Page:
Such language is designed to make violence sound benevolent and infamy honourable. But it did nothing to mask reality for those who have flooded the streets since the weekend and encountered police emboldened by the new legislation. Riot squads beat and tear-gassed people indiscriminately, targeted journalists, pepper-sprayed bystanders in restaurants, and mass-arrested hundreds, including more than 500 Wednesday night – bringing the tally from the last three months of protest to a record Canadian high of more than 2,500. The endless night-time drone of helicopters has become the serenade song of a police state.

Continue reading at:  http://www.guardian.co.uk/commentisfree/cifamerica/2012/may/24/quebec-truncheon-law-rebounds-student-strike

Chicago police clash with Nato summit protesters

From The Guardian UK:  http://www.guardian.co.uk/world/2012/may/21/chicago-police-nato-summit-protesters

Arrests and injuries as thousands march on downtown area of the city, where 51 world leaders are meeting


guardian.co.uk, Monday 21 May 2012

The main anti-war march at the Chicago Nato summit was marred by clashes between police and protesters, with several people injured and 45 arrests.

Thousands of people marched towards McCormick Place in the downtown area of the city, where 51 world leaders are meeting for the two-day summit.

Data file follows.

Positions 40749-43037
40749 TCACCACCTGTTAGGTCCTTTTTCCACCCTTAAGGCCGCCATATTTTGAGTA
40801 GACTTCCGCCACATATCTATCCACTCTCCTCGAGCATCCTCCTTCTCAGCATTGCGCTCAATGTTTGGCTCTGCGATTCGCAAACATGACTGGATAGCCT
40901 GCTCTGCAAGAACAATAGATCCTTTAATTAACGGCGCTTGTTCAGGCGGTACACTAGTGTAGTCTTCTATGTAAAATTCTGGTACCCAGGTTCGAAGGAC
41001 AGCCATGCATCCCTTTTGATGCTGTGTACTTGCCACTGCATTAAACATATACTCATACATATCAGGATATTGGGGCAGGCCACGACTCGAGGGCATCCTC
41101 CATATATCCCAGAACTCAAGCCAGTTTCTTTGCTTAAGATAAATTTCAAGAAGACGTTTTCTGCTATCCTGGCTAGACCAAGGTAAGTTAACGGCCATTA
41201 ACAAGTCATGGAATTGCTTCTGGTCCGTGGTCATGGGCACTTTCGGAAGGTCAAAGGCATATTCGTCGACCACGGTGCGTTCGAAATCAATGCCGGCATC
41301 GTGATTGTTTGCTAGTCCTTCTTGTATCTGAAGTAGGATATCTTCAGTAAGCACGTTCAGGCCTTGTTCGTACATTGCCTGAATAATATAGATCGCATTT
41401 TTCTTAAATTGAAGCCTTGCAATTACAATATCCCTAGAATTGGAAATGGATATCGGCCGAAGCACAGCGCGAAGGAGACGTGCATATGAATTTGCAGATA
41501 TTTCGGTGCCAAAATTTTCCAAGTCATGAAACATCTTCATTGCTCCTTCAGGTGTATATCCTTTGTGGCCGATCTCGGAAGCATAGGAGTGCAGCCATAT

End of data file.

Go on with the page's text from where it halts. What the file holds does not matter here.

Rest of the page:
However, the demonstration on Sunday ended in ugly scenes as police used batons to control the crowd. The violence came as a fifth person was charged with terrorism-related offences in in relation to alleged plots to disrupt the summit.

Sunday’s demonstration was the largest anti-war protest so far, after days of marches and protests in the city centre.

Gathering at Grant Park, thousands of protesters set off south towards the site of the summit, led by around 20 Iraq veterans against the war.

Arriving two blocks west of McCormick Place, the veterans, including Scott Olsen, the protester injured in Occupy Oakland demonstrations in October, staged a symbolic “returning” of their medals, tossing them in the direction of the sprawling conference space.

Continue reading at:  http://www.guardian.co.uk/world/2012/may/21/chicago-police-nato-summit-protesters

The First Domino Falls in Greece

From Common Dreams:  http://www.commondreams.org/view/2012/05/21-2

by Shamus Cooke
Published on Monday, May 21, 2012 by Common Dreams